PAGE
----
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10 Things To Do In Singapore If Instagram, Facebook And WhatsApp Go Down AGAIN

Social media not working? Rather than giving into FOMO the next time Facebook, Instagram and WhatsApp go down, try these ideas instead.

The holy trinity of Instagram, Facebook and WhatsApp stopped working for a bit last night – a third time it has happened in the last two years.

The other recent times when “social media not working” was trending were in March and July of 2019, which lead to bouts of mild hysteria (cue the eruption of hashtags #instagramdown #whatsappdown #facebookdown) and many took to Twitter (ironically) to vent their frustration. During the outages, the trio of apps’ billions of users were unable to upload images or videos onto Instagram or Facebook, while on Whatsapp, some were unable to send photos, videos and voice messages.

Facebook, which runs all three platforms, apologised to “all the people and businesses around the world who depend on us” for the nearly six-hour outage on its Engineering page – giving this official explanation for the situation: “Our engineering teams have learned that configuration changes on the backbone routers that coordinate network traffic between our data centers caused issues that interrupted this communication. This disruption to network traffic had a cascading effect on the way our data centers communicate, bringing our services to a halt.” (Yeah, we don’t really know what that means either.)

The next time this happens (and it most likely will, because, technology), here are some things you can do instead of succumbing to FOMO and existential dread.

1. Read a book

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There are many scientifically proven facts on why reading brings serious perks to your health and happiness. It increases one’s intelligence, boosts your memory power, makes you more empathetic (for literary fiction readers, anyway) and whisks you away to another world, which helps reduce stress. There’s a reason why the idea of comfort is cuddling in an armchair with tea and a book, not tea and your mobile phone.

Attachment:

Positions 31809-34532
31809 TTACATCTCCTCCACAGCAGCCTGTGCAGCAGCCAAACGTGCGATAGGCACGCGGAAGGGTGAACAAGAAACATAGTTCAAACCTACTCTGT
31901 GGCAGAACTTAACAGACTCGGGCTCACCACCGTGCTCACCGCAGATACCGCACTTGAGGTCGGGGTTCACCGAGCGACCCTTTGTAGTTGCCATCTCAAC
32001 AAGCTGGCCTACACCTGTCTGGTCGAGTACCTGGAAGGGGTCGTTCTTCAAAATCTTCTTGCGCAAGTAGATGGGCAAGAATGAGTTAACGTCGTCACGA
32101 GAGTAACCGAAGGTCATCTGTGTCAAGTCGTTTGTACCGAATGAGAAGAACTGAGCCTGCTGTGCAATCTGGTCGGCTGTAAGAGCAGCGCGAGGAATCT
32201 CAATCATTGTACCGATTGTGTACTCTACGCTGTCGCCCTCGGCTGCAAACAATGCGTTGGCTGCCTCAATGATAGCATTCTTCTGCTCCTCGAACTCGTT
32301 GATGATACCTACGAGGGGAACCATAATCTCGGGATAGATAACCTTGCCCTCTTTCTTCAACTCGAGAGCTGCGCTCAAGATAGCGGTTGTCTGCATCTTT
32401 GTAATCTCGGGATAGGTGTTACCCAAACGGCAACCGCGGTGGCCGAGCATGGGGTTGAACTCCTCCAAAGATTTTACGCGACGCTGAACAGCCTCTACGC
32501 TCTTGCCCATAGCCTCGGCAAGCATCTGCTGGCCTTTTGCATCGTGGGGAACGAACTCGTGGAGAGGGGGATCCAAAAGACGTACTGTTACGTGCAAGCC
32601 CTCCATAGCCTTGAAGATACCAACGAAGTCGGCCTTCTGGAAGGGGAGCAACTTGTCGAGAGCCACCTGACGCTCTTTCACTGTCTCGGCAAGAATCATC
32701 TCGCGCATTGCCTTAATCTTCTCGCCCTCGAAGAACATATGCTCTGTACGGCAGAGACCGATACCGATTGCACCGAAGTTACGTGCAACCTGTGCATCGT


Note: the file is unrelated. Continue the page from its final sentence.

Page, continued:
Unfortunately, the humble paperback/hardback (or for the tech-savvy, the e-book) has been sidelined in recent times, thanks to the advent of social media. As one article found, you could read 200 books in the time you spend on social media each year.

When all your favourite social media platforms are unavailable, it’s time to reignite the habit or kickstart a new one, for those who have not been on the bandwagon, by reaching for a tome. If it’s not too triggering for those who are jonesing to get back on a plane, why not pick up one of these travel books.

2. Go for a run

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This time, the problems with the platforms weren’t noticed until around 11:45 p.m. SGT, which was about 8:45 a.m. PST on the West Coast of the US, where Facebook is based. So while the majority of people here were probably already in bed, many users in other timezones were majorly inconvenienced (or at least irritated).